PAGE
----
June 23rd, 2014
Unethical Health Screening: When Unnecessary Tests Do More Harm Than Good
The policy group Public Citizen is urging 20 hospitals in eight states to sever their relationships with HealthFair Health Screening because they believe the company’s heavily promoted, community-wide cardiovascular health screening programs are unethical and are more likely to do harm than good. ACC president Patrick O’Gara released a statement saying that, “The questions raised about screening have some merit.” CardioExchange asked Ethan Weiss, an Associate Professor at the UCSF School of Medicine, to share his thoughts on this issue. Further details are included in CardioExchange’s news coverage.
Conceptually, people (including many doctors) believe that we should do everything we can to discover occult disease like heart disease. The assumption is that if we look hard enough, we can find disease and intervene to change the outcome in a positive way. People may ask, “What’s the harm?” However, for cardiology at least, there is no evidence to support this assumption outside of screening for hypertension, lipid abnormalities, and diabetes. This situation is worsened when options such as executive physicals are offered, which harden the perception that there must be some health benefit, but you just need money to access it. Again, sadly, this is not supported by evidence.
There can be serious consequences to false-positive results. Usually the harm is limited to unnecessary anxiety caused by false-positive tests, but there are also costs (many of these tests are not reimbursed) and the rare cases where false positives result in more tests that lead to complications and very serious medical consequences.
I once had a symptomatic patient with well-managed risk factors who insisted on having a nuclear stress test annually. It had been something started by a colleague of mine who had seen him before me — a very senior and respected doctor — and it was hard for me as a young doctor to overcome the perception that I did not know what I was talking about.
I kept doing the stress tests for a few years, but all the while I tried to convince him it was a mistake. I finally resorted to telling him that I was concerned about all the radiation he was getting. He continued to insist on the tests because he believed (firmly) that this was helping him and could not harm him.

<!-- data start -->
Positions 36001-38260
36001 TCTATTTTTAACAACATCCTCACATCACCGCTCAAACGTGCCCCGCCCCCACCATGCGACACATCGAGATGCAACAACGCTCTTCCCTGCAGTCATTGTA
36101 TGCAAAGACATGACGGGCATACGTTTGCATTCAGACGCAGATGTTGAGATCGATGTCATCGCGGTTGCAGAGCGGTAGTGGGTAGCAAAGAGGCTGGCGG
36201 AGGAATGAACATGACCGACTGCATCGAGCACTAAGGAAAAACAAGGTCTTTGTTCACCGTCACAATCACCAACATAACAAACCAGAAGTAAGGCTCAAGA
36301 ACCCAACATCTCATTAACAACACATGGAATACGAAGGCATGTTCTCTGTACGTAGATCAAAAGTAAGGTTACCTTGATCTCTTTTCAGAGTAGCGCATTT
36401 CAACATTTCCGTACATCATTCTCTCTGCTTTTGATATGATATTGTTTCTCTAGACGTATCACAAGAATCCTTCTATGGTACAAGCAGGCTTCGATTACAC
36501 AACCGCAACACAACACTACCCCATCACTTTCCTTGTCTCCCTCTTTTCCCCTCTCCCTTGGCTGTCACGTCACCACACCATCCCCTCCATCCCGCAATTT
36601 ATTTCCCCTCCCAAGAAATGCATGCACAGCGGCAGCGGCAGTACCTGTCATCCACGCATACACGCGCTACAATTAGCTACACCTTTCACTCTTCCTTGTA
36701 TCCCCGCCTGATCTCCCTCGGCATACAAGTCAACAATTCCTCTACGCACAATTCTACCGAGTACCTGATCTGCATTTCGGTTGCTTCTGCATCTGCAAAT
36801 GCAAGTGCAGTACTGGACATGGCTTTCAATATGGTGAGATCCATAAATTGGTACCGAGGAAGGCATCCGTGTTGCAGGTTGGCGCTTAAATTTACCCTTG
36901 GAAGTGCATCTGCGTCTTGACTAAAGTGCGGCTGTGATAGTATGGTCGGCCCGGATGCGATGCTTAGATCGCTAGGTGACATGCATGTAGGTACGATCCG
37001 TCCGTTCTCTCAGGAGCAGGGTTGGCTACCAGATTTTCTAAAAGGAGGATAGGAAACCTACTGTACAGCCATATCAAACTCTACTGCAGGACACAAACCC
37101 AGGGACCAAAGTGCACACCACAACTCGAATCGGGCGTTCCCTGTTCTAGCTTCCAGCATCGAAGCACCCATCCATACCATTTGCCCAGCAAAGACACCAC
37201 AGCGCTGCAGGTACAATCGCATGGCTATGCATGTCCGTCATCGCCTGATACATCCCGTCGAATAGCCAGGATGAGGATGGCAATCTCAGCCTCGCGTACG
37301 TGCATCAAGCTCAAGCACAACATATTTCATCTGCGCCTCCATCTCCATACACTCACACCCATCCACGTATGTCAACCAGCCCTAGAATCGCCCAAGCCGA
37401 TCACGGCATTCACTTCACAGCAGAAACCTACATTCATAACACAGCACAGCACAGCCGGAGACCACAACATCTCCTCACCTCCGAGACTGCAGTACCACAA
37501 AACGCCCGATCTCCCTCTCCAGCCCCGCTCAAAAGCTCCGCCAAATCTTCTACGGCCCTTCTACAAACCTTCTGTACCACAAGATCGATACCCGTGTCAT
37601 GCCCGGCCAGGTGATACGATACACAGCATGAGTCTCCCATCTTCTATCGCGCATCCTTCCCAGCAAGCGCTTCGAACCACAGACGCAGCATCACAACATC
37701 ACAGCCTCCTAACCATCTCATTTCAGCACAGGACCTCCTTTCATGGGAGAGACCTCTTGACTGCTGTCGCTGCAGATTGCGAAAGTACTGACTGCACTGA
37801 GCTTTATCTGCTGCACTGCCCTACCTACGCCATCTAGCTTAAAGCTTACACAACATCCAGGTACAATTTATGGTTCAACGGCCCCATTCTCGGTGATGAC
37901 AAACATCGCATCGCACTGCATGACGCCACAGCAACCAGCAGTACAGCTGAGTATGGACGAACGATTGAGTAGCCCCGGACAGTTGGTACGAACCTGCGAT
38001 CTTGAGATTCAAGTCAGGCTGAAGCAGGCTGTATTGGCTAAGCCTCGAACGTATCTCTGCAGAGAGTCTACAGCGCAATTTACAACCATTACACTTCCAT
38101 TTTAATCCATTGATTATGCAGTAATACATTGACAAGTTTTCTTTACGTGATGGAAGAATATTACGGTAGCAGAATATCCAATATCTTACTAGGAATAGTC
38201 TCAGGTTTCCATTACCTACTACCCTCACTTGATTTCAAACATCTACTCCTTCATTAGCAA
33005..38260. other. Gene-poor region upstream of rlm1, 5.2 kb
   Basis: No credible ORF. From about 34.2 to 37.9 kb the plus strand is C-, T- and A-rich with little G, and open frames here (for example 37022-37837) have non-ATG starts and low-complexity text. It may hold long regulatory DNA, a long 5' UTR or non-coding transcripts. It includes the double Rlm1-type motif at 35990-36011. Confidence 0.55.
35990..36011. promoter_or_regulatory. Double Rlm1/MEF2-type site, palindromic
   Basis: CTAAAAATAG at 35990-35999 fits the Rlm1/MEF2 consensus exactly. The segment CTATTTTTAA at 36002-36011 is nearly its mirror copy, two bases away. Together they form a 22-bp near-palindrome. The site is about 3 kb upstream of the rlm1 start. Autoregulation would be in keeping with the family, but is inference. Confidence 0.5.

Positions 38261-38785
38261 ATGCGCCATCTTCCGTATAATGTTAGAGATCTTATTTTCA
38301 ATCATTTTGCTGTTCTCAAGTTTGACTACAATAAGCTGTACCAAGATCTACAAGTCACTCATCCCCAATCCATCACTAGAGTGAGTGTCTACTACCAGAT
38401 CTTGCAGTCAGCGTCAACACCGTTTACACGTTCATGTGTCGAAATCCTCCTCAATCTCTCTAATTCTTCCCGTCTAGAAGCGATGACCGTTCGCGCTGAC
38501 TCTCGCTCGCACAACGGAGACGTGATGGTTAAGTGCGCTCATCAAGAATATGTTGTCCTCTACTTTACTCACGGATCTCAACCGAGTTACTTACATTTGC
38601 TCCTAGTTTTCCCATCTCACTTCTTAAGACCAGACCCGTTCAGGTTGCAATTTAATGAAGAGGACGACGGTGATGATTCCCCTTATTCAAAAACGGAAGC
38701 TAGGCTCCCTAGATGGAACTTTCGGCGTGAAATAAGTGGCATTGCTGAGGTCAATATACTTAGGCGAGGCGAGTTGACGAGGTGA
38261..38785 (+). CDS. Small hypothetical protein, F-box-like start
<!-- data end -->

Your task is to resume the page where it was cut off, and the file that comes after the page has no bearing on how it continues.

One summer, I got an urgent call from him from the U.S./Canada border where he was being detained — he had set off the Geiger counter crossing the border a few days after his stress test. He was shaken. I reassured him and convinced the border patrol that he was not a terrorist. The next time he came to see me, he agreed to stop having stress tests and has not had one since.
I do believe that we can and will eventually improve our prediction tools. Right now blood pressure, lipids, and diabetes are the only validated — and thus, recommended — things to screen. This does not mean that we shouldn’t talk about other factors such as weight, body composition, nutrition, and exercise with our patients. The truth is that the evidence base for these factors is pretty flimsy too, but we make the assumption that it can’t hurt, and I try to inform patients where we have strong evidence and where we do not.
The bottom line for me is to be honest with patients about what prediction and prevention tools we have and what the evidence base is for each of them. Going forward, we need to work on more robust and careful studies from which we can learn how to better identify at-risk individuals and also validate whether the new tools do what they should. Finally, we should work to show that the information we learn from these tools can help improve clinical outcomes.